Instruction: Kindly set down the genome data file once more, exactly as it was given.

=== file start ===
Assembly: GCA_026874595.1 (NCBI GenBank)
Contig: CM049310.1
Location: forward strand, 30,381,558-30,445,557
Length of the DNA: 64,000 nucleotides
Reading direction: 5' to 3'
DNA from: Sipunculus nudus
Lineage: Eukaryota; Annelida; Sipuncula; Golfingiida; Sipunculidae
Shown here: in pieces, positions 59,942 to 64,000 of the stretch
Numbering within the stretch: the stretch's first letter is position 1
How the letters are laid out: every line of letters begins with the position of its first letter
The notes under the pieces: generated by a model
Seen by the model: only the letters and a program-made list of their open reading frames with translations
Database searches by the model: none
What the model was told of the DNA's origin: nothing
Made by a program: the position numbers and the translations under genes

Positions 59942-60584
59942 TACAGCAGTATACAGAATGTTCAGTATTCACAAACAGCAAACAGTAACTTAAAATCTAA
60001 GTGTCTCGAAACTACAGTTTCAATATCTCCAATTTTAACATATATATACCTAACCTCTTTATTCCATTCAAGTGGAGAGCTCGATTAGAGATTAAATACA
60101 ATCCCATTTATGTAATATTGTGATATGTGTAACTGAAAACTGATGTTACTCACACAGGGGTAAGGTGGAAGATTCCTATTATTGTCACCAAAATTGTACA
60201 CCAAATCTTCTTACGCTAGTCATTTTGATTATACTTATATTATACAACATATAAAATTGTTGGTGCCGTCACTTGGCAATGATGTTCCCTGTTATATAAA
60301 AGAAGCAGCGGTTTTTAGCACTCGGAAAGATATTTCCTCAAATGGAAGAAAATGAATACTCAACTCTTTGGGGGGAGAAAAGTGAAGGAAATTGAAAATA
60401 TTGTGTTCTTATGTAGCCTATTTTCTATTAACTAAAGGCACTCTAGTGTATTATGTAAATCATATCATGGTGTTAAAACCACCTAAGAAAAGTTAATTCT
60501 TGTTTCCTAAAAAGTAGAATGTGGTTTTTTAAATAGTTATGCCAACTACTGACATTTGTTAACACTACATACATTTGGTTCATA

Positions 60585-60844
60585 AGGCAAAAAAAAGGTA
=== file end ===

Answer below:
Assembly: GCA_026874595.1 (NCBI GenBank)
Contig: CM049310.1
Location: forward strand, 30,381,558-30,445,557
Length of the DNA: 64,000 nucleotides
Reading direction: 5' to 3'
DNA from: Sipunculus nudus
Lineage: Eukaryota; Annelida; Sipuncula; Golfingiida; Sipunculidae
Shown here: in pieces, positions 59,942 to 64,000 of the stretch
Numbering within the stretch: the stretch's first letter is position 1
How the letters are laid out: every line of letters begins with the position of its first letter
The notes under the pieces: generated by a model
Seen by the model: only the letters and a program-made list of their open reading frames with translations
Database searches by the model: none
What the model was told of the DNA's origin: nothing
Made by a program: the position numbers and the translations under genes

Positions 59942-60584
59942 TACAGCAGTATACAGAATGTTCAGTATTCACAAACAGCAAACAGTAACTTAAAATCTAA
60001 GTGTCTCGAAACTACAGTTTCAATATCTCCAATTTTAACATATATATACCTAACCTCTTTATTCCATTCAAGTGGAGAGCTCGATTAGAGATTAAATACA
60101 ATCCCATTTATGTAATATTGTGATATGTGTAACTGAAAACTGATGTTACTCACACAGGGGTAAGGTGGAAGATTCCTATTATTGTCACCAAAATTGTACA
60201 CCAAATCTTCTTACGCTAGTCATTTTGATTATACTTATATTATACAACATATAAAATTGTTGGTGCCGTCACTTGGCAATGATGTTCCCTGTTATATAAA
60301 AGAAGCAGCGGTTTTTAGCACTCGGAAAGATATTTCCTCAAATGGAAGAAAATGAATACTCAACTCTTTGGGGGGAGAAAAGTGAAGGAAATTGAAAATA
60401 TTGTGTTCTTATGTAGCCTATTTTCTATTAACTAAAGGCACTCTAGTGTATTATGTAAATCATATCATGGTGTTAAAACCACCTAAGAAAAGTTAATTCT
60501 TGTTTCCTAAAAAGTAGAATGTGGTTTTTTAAATAGTTATGCCAACTACTGACATTTGTTAACACTACATACATTTGGTTCATA

Positions 60585-60844
60585 AGGCAAAAAAAAGGTA